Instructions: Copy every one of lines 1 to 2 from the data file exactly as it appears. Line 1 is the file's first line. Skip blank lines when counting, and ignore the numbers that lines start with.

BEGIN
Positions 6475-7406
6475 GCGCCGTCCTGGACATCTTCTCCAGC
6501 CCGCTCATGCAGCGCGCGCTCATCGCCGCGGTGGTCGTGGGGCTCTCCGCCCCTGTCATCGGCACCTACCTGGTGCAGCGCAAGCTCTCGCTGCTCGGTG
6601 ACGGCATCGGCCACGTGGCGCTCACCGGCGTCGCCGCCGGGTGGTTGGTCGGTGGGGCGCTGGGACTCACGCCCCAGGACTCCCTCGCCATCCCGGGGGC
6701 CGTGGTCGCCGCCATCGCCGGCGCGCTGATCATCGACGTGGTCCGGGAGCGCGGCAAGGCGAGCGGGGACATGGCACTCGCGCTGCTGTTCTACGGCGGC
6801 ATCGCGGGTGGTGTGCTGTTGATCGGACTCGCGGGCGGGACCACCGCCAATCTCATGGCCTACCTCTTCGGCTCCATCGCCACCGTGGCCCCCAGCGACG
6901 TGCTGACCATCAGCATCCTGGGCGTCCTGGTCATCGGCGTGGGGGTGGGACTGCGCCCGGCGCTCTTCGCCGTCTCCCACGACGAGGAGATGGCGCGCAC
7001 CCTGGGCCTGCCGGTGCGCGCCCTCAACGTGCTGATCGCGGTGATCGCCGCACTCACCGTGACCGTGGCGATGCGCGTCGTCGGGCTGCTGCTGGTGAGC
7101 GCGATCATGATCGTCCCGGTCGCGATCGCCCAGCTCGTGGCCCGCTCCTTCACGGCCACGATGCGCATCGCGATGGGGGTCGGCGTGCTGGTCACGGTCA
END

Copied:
Positions 6475-7406
6475 GCGCCGTCCTGGACATCTTCTCCAGC